13 6. Thanks to my doctorate I was able to offer extra added value to the company/organisation where I work. 7. If the possibility were to arise, I would return to the university. 8. During the transition I lacked the skills to cooperate with others (to work in a team, communication skills). 9. If I could do my career over again, I would make the same choices. 1. I experienced the transition to another sector as a culture shock. Figure 3.3: Experiences of PhD holders regarding the transition from the university to the labour market (Source: Belgian Science Policy Office, CDH Database 21) I was properly prepared for a career outside the university. 2. If I could do my career over again, I would not have proceeded to a doctor s degree and I would have started immediately outside the academic environment. 3. It was clear to me what career opportunities I could aspire to after my doctorate was granted. 4. My doctorate helped me on the job market. 5. Cooperation with other sectors made the transition from the university easier Thanks to my doctorate I was able to offer extra added value to the company/organisation where I work If the possibility were to arise, I would return to the university. 8. During the transition I lacked the skills to cooperate with others (to work in a team, communication skills). 9. If I could do my career over again, I would make the same choices. 1. I experienced the transition to another sector as a culture shock. 9 1 Natural Engineering Medical Agricultural Social Humanities When making a more in-depth analysis of the contrasts between the different knowledge domains regarding the above-mentioned statements, we see no significant difference in opinion for statements 2, 3, 6, 8 and 9. The attitude of doctorate holders in the humanities towards statement 1 differs significantly from all other disciplines. Of all doctorate holders they feel least prepared for a job outside the academic environment. Natural scientists and engineers differ with regard to statement 1 as well. Statement 4 ( My doctorate helped me on the job market ) shows differences in opinion between PhD graduates in the humanities on the one hand and PhD holders in the natural, engineering and medical sciences on the other hand. Statements 5 and 7 the first about collaboration, the second about returning to the university cause the most divergence in opinion among doctorate holders when comparing results from different disciplines (for more details see table below). Statement 1 on the culture shock aspect of job transition is judged differently when comparing PhD graduates in the natural sciences with those in engineering, and comparing medical graduates with their colleagues in natural sciences, agricultural sciences and social sciences. Table 3.3: Significant differences in the experiences of PhD holders regarding the transition from the university to the labour market (Source: Belgian Science Policy Office, CDH Database 21). All hypotheses were tested by means of ANOVA post-hoc contrast analysis at the.1 significance level (indicated by colored blocks in the table below). Humanities Social Agricultural Medical natural vs social Engineering Natural natural vs engineering natural vs medical natural vs agricultural natural vs humanities engineering vs medical engineering vs agricultural engineering vs social engineering vs humanities medical vs agricultural medical vs social medical vs humanities agricultural vs social TRANSITION FROM THE UNIVERSITY TO THE LABOUR MARKET Doctorate holders do not always have a clear-cut idea of their career possibilities after having obtained a doctoral degree, as can be demonstrated by means of the rather neutral reaction to statement 3 (N=2637, mean= 5.2). Writing a doctoral thesis is not a purely academic affair completely isolated from the subsequent career development: a considerable number of doctorate holders are convinced that the work they have conducted for their doctorate has a positive impact on their future careers. They consider their dissertation as a potential comparative advantage for entering the labour market, shown by the mainly positive reaction to statement 4 (N=2631, mean=6.4). Moreover, a lot of doctorate holders consider their research experience as a means to create added value for the company or organisation for which they work (statement 6: N=2582, mean=7.3). Statements 2, 8 and 1 that inquire into possible inherent shortcomings of following a doctoral trajectory, are generally disagreed with (statement 2: N=2629, mean=3.3 / statement 8: N=2549, mean=3.5 / statement 1: N=2527, mean=4.1). agricultural vs humanities social vs humanities 3.4 Added value of a doctoral degree In order to discover which sectors could be considered as potential employment sectors, respondents were asked to indicate for which sector they believed their doctorate could offer added value. People with a doctoral degree obtained in engineering, natural, medical and agricultural sciences consider their doctorate as an added value for the industrial sector (N= 374). PhD holders in the social sciences and humanities have a rather negative attitude regarding the added value of their doctorate for employment in industry indeed very few of these doctorate holders establish a career in this sector. With regard to the value of a doctoral degree in the service sector (N=3626), doctorate holders are on average mildly positive; they also expect the governmental sector (N=3649) to be an employer who valorises the acquired knowledge and skills of doctorate holders. The universities (N=3856) and the higher education system outside the university (N=3757) score highest, most likely because of the fact that they are a natural habitat for scientifically trained personnel. 2 21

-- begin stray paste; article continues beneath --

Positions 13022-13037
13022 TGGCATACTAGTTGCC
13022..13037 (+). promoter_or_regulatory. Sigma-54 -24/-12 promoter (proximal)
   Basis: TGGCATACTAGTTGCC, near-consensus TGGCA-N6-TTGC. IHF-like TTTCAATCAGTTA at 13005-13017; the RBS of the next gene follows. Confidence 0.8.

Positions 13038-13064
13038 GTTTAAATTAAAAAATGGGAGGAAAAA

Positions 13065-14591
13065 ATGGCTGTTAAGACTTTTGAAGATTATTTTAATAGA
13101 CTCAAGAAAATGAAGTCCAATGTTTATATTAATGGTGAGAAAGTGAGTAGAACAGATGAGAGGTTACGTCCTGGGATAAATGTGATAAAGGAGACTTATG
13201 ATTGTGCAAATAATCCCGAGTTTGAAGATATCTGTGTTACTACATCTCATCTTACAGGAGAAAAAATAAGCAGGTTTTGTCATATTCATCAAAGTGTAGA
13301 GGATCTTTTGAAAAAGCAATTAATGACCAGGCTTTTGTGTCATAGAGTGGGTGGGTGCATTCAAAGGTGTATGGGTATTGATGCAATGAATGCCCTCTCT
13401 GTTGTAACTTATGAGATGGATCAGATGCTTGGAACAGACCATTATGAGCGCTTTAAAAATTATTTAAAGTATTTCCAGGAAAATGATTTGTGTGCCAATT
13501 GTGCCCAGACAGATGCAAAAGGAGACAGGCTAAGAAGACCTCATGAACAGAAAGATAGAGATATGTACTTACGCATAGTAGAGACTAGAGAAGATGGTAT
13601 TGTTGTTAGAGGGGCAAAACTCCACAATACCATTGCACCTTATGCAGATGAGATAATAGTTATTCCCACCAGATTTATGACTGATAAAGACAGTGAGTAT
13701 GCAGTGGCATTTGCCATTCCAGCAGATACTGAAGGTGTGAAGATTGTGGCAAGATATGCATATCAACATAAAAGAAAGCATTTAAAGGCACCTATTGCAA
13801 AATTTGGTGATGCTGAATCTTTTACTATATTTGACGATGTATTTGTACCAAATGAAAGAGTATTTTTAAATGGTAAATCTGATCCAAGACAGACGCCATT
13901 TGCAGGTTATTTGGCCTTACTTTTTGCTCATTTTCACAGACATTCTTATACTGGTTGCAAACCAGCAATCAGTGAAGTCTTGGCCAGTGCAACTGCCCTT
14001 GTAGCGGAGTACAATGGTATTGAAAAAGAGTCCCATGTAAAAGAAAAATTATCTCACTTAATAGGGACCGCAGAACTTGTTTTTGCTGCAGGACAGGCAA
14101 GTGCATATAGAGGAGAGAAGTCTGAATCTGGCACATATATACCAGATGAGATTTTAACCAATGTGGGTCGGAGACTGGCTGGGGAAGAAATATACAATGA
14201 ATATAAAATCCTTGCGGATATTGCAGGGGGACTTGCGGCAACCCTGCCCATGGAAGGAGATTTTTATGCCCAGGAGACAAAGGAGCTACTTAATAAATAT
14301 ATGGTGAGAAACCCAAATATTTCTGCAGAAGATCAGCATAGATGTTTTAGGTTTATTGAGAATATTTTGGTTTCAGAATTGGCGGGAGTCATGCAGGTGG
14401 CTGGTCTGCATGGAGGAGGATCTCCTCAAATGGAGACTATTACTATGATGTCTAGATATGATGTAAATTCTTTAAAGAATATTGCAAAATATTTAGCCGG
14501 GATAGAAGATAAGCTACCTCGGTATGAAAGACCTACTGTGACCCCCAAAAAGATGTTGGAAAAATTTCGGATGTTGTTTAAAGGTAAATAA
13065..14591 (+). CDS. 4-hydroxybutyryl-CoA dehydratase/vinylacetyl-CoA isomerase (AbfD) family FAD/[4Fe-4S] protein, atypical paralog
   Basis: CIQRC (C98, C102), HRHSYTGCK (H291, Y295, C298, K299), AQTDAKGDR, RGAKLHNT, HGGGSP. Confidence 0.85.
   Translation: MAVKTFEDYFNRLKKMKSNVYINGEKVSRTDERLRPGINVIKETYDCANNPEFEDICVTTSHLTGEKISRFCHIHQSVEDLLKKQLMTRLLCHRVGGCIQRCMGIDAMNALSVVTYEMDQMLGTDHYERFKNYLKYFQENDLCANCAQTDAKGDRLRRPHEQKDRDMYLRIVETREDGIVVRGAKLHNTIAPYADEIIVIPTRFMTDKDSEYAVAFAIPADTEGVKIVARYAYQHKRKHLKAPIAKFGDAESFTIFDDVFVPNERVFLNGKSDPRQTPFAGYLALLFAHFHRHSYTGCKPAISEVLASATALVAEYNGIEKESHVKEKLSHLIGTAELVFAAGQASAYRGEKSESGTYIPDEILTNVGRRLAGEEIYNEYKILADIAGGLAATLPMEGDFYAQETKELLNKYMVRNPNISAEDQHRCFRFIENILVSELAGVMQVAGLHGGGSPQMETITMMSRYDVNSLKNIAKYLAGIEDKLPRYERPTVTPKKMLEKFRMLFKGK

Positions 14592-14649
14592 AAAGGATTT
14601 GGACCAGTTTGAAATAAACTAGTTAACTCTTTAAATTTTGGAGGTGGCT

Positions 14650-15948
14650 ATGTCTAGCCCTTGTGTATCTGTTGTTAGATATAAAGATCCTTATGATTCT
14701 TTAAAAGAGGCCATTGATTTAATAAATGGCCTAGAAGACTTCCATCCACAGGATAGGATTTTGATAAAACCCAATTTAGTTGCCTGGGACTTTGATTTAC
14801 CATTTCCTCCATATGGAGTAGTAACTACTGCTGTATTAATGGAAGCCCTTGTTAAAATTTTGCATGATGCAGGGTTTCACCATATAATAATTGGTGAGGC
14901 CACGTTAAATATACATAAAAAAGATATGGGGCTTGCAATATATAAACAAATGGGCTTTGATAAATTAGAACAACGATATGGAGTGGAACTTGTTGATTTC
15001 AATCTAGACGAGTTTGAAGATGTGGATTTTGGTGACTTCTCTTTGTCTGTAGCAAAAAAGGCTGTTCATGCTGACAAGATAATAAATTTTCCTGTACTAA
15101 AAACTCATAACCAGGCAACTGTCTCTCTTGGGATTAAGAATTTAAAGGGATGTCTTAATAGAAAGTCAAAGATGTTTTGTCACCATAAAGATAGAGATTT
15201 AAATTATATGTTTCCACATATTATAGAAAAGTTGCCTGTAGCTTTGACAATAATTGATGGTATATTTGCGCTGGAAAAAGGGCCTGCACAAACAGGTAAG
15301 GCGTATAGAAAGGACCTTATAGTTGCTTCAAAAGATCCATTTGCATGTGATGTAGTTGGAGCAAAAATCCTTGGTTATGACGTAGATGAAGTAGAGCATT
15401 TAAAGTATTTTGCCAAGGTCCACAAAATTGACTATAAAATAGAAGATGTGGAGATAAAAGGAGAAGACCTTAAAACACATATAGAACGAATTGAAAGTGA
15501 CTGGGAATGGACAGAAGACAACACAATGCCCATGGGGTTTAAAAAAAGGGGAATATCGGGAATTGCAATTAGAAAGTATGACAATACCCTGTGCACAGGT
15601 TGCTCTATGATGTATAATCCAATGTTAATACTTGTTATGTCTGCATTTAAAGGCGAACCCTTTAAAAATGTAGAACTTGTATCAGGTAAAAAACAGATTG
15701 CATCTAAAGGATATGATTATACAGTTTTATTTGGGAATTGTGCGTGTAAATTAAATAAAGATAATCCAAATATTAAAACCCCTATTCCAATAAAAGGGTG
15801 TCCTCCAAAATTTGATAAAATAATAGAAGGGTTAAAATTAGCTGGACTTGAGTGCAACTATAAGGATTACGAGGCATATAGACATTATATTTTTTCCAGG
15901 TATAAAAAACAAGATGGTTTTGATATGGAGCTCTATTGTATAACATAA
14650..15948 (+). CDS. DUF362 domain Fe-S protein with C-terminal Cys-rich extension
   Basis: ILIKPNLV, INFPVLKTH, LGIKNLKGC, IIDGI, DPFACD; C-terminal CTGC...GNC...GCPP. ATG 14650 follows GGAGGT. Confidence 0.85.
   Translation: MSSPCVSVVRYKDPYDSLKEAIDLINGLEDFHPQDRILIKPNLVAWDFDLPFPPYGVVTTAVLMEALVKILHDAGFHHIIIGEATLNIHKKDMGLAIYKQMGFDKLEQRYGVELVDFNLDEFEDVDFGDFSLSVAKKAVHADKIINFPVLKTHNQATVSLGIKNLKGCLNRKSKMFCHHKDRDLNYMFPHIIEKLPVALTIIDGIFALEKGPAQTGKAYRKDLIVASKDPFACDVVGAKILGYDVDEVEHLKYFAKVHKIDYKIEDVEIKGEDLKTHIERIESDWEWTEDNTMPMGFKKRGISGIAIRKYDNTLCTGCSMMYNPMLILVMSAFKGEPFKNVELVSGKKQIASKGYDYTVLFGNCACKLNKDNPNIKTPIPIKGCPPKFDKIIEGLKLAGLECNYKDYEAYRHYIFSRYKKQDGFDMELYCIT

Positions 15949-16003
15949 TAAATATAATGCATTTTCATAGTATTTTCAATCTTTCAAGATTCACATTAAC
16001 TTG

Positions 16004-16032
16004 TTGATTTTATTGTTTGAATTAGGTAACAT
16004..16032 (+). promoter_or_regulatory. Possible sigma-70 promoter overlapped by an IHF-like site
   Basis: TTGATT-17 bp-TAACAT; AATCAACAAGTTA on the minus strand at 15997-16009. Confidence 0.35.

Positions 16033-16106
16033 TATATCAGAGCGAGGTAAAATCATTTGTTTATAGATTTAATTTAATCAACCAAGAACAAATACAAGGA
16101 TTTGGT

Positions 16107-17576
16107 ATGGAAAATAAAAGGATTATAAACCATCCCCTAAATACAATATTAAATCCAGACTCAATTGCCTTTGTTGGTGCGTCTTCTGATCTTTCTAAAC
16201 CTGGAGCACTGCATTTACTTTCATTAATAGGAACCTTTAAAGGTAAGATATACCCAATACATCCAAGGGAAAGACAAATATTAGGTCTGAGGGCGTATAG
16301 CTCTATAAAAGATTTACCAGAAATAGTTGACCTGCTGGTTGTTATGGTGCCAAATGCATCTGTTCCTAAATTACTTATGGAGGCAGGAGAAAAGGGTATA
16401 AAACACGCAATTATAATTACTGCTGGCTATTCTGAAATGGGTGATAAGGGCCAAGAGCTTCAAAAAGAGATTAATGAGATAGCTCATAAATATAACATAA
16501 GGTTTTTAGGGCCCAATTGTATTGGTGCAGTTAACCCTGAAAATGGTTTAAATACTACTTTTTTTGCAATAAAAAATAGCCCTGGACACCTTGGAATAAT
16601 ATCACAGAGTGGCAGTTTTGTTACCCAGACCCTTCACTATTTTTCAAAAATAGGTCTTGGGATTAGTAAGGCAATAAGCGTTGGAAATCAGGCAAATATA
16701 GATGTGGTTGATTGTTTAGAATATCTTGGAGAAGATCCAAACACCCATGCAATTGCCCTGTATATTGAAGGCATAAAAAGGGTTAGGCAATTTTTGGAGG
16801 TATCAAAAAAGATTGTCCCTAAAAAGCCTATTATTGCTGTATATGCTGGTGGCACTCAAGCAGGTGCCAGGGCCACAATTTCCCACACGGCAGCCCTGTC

14 Figure 3.4: Considerations of PhD holders with regard to the value of their doctoral degree, according to possible sector of employment (Source: Belgian Science Policy Office, CDH Database 21) Level of agreement The table beneath shows a detailed overview of all divergences in opinion between the different knowledge fields with regard to the potential added value of a doctoral degree in relation to the different sectors of employment. Those divergences indicated with an asterisk are significant at the α=.1 level. 1 9 Industry Service sector 8 natural vs engineering natural 7 vs medical natural 6 vs agricultural natural 5 vs social natural 4 vs humanities engineering 3 vs medical engineering 2 vs agricultural engineering 1 vs social engineering vs humanities medical Industry vs agricultural medical vs social medical vs humanities agricultural vs social agricultural vs humanities social vs humanities Other business sector Government Hospital University HE outside university Non-higher education Private non-profit sector Table 3.4: Significant differences in the considerations of PhD holders with regard to the value of their doctoral degree (Source: Belgian Science Policy Office, CDH Database 21). All hypotheses were tested by means of ANOVA post-hoc contrast analysis at the.1 significance level (indicated by colored blocks in the table below). Industry Services Business other Government Natural Engineering Medical Agricultural Humanities Service Other sector business Government sector Hospital University HE outside Non-higher university Private education non-profit sector Hospital University Higher education (outside university) Secondary education Private non-profit sector Social Self-employed Humanities Social Agricultural Medical Engineering Natural 3. TRANSITION FROM THE UNIVERSITY TO THE LABOUR MARKET 22 23